Vodafone has launched two new Internet of Things (IoT) offerings in New Zealand in a bid to capture growing customer interest in an emerging technology market.
The telco giant has unveiled NB-IoT and LTE-M2, designed to allow Kiwis to connect into an IoT platform and expansive range of IoT applications.
“This is a world-first combined launch of NB-IoT and LTE-M IoT networks at the same time within the Vodafone Group,” said Tony Baird, technology director at Vodafone.
“With over 1.6 million cellular IoT connections, Vodafone New Zealand has already cemented itself as the largest provider of IoT in New Zealand, and these technologies are expected to drive the next wave of IoT innovation here in New Zealand and overseas.
“When combined with our extensive mobile and fixed networks these new IoT technologies will give Kiwis access to some of the best connectivity experiences in the world.”
Leveraging more than 77 million connections in more than 30 countries, Vodafone’s IoT technologies are embedded within connected vehicles built by Audi, BMW, Daimler Benz, Ford, General Motors, Jaguar Land Rover, Porsche, SEAT, VW and Yamaha motorbikes.
According to Scott Pollard - IoT country manager at Vodafone - both technologies will enable connectivity for a wide range of devices using licensed spectrum in a “secure, scalable and affordable” way.
“NB-IoT delivers signal strength that can penetrate through concrete, underwater, underground and deep into infrastructure,” Pollard added.
“It is set to shape the connected farm of the future with applications like remote monitoring for stock feeding, electric fencing and water tank levels.
“LTE-M offers strong battery life and fast throughput of data to enable real-time applications like vehicle tracking, asset monitoring and logistics, with future support for voice calls.
“Kiwi entrepreneurs and developers have been anticipating the arrival of these technologies and are responding with enthusiasm to the launch. We have some pilot projects already underway.”
Kiwi case studies
One local example is in Punakaiki, in which local volunteer group Predator Free Punakaiki is working to create a native bird sanctuary.
The company has leveraged an IoT pest control solution, MinkPolice, which already has a “track record of success” in Europe.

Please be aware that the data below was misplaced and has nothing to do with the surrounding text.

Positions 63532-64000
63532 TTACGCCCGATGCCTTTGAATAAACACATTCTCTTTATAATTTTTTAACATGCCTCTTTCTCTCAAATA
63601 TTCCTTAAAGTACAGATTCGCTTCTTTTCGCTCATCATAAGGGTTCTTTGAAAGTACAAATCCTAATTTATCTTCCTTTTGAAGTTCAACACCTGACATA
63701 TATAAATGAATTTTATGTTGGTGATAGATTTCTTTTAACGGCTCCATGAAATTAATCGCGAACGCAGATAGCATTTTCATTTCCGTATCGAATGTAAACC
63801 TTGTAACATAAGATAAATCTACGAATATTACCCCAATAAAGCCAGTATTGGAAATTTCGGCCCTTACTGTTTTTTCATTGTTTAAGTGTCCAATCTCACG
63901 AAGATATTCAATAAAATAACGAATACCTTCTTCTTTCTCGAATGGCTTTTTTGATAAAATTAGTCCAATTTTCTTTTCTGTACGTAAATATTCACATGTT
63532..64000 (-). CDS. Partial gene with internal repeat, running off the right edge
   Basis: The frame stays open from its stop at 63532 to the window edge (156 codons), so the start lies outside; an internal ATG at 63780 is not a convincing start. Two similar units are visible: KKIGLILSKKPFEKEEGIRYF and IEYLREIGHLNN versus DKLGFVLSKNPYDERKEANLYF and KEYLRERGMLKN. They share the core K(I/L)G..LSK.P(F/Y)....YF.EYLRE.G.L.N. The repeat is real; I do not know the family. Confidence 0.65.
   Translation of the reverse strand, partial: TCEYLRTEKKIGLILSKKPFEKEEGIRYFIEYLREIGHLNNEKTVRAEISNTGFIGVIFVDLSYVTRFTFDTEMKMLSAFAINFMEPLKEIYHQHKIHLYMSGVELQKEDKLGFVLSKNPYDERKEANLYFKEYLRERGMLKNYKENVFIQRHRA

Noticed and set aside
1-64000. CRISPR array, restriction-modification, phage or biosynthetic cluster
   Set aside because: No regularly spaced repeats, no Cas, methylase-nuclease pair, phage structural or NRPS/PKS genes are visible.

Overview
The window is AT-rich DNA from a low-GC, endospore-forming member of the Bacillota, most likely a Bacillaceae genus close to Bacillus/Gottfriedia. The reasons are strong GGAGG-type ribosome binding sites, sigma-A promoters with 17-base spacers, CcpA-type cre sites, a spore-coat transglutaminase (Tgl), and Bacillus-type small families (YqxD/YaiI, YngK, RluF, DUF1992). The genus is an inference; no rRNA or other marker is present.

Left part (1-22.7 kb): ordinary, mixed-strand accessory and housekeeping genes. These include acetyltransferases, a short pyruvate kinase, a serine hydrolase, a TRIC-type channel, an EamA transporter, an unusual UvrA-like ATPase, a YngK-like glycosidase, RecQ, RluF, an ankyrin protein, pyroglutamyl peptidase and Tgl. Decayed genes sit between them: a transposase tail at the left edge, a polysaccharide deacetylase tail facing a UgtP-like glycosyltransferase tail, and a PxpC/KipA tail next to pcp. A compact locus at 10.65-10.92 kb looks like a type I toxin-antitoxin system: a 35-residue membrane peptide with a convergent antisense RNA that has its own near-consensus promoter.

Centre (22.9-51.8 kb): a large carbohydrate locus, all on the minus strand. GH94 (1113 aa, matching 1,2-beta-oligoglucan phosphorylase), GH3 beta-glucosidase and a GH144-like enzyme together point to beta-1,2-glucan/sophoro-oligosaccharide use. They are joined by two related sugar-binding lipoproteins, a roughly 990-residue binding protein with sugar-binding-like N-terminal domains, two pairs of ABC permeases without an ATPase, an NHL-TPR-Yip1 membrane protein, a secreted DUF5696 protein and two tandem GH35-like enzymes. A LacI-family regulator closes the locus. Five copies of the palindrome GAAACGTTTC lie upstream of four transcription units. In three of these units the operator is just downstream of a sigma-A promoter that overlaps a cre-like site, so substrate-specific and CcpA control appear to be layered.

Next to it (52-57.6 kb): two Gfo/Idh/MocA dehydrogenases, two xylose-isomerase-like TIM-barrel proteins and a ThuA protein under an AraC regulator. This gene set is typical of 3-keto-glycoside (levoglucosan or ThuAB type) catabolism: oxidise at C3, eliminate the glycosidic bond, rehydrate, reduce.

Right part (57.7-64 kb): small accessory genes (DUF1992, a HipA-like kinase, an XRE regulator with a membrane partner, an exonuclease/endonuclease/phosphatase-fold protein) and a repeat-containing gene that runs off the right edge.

“Within each trap there is a SIM that connects via Vodafone’s IoT network to the MinkPolice smart-phone application,” explained Heiko Kaiser, managing director of MinkPolice.
“Volunteers receive a notification whenever a trap is activated which sends them to the exact location of that trap, to clear it, reset it, and trap more pests more often.
“Initially, the traps used Vodafone’s global SIM on the 2G IoT network, but we’re about to move to the NB-IoT network, which will enable the volunteers to set traps in more remote areas of the sanctuary knowing they’ll still have reliable connectivity.”
Meanwhile, Motiv, an Auckland-based IoT solutions company, has designed customised hardware and a web-based scheduling and control system to manage and monitor the status of electronic school road signs across Auckland.
Previously, schools were responsible for manually monitoring the signs, including switching them on and off.
At the same time, Auckland Transport wanted visibility of their fleet condition so that they could explore automated maintenance models that would increase service uptime.
“We’ve created an IoT solution that delivers Auckland Transport real-time performance of their smart school-sign fleet, meaning they are alerted to any road-side collisions with the sign, thefts or vandalism and can keep track of solar performance,” added Ben Birch, managing director of Motiv Solutions.
“The application has been ported to operate on Vodafone’s LTE-M network and has delivered exceptional performance throughout engineering testing of the first live towers.
“The LTE-M network offers a powerful combination of low power and high throughput meaning we have total control over how much power we use and how much data we want to collect.
“The solution offers peace of mind to schools who can now operate the signs stress-free knowing they have the support of Auckland Transport should the signs become damaged or stop operating properly.”